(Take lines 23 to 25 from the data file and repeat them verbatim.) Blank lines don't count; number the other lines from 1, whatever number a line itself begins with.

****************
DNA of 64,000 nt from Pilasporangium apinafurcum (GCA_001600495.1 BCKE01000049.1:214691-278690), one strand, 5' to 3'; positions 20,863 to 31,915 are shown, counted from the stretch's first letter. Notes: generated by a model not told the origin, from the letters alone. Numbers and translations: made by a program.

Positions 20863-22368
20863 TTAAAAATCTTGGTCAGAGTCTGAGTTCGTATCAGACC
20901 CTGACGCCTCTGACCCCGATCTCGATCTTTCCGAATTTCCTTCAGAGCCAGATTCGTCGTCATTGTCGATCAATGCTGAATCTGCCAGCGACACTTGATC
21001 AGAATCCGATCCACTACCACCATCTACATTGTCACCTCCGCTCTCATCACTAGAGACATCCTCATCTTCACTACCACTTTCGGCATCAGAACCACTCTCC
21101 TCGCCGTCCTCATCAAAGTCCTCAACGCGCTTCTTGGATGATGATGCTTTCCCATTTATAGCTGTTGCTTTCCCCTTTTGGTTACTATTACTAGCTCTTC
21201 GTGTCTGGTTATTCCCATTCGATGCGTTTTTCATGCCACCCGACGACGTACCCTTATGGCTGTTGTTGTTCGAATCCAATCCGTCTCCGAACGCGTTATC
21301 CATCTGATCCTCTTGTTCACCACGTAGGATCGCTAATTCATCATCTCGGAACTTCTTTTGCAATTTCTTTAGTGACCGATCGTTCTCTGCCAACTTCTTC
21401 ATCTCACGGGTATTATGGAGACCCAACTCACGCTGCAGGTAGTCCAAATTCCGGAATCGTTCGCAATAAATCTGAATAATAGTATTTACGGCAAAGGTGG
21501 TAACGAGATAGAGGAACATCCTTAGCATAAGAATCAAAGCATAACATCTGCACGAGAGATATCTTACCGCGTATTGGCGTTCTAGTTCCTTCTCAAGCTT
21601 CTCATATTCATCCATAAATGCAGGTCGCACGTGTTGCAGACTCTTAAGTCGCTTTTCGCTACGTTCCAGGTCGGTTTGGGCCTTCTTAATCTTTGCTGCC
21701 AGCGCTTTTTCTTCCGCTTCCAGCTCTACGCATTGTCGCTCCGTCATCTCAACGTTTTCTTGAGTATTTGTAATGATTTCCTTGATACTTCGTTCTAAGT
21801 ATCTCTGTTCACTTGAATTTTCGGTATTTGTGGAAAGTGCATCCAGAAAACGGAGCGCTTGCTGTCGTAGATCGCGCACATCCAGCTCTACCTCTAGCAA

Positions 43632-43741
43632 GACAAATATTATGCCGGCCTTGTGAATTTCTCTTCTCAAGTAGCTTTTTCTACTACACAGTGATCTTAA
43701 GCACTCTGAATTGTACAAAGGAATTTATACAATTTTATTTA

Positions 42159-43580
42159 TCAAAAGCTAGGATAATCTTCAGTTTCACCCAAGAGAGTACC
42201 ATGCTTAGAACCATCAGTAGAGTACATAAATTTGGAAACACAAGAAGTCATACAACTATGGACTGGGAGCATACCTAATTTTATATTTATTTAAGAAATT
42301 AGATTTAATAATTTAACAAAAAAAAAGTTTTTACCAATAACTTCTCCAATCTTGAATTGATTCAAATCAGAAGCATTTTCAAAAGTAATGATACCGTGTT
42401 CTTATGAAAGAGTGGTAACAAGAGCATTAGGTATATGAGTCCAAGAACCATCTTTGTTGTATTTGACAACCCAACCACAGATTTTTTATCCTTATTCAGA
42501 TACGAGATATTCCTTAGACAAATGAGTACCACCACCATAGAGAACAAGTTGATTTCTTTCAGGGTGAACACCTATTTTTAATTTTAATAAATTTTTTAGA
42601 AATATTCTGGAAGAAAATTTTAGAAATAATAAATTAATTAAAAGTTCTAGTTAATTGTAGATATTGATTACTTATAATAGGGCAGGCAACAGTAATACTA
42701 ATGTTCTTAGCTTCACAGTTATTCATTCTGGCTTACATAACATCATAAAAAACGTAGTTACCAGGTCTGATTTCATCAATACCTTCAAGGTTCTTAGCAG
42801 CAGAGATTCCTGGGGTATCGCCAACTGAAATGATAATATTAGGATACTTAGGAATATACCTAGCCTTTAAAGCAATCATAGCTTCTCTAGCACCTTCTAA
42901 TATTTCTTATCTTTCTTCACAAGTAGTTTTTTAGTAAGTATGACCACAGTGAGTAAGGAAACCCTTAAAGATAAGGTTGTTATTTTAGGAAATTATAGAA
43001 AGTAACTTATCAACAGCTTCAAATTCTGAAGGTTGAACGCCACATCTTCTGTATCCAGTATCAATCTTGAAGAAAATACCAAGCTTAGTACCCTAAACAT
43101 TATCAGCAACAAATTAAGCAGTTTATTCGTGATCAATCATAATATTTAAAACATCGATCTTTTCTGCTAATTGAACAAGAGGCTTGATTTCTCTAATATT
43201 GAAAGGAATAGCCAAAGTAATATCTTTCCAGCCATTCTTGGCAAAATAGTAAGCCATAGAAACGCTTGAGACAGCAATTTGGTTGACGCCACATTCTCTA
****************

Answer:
42601 AATATTCTGGAAGAAAATTTTAGAAATAATAAATTAATTAAAAGTTCTAGTTAATTGTAGATATTGATTACTTATAATAGGGCAGGCAACAGTAATACTA
42701 ATGTTCTTAGCTTCACAGTTATTCATTCTGGCTTACATAACATCATAAAAAACGTAGTTACCAGGTCTGATTTCATCAATACCTTCAAGGTTCTTAGCAG
42801 CAGAGATTCCTGGGGTATCGCCAACTGAAATGATAATATTAGGATACTTAGGAATATACCTAGCCTTTAAAGCAATCATAGCTTCTCTAGCACCTTCTAA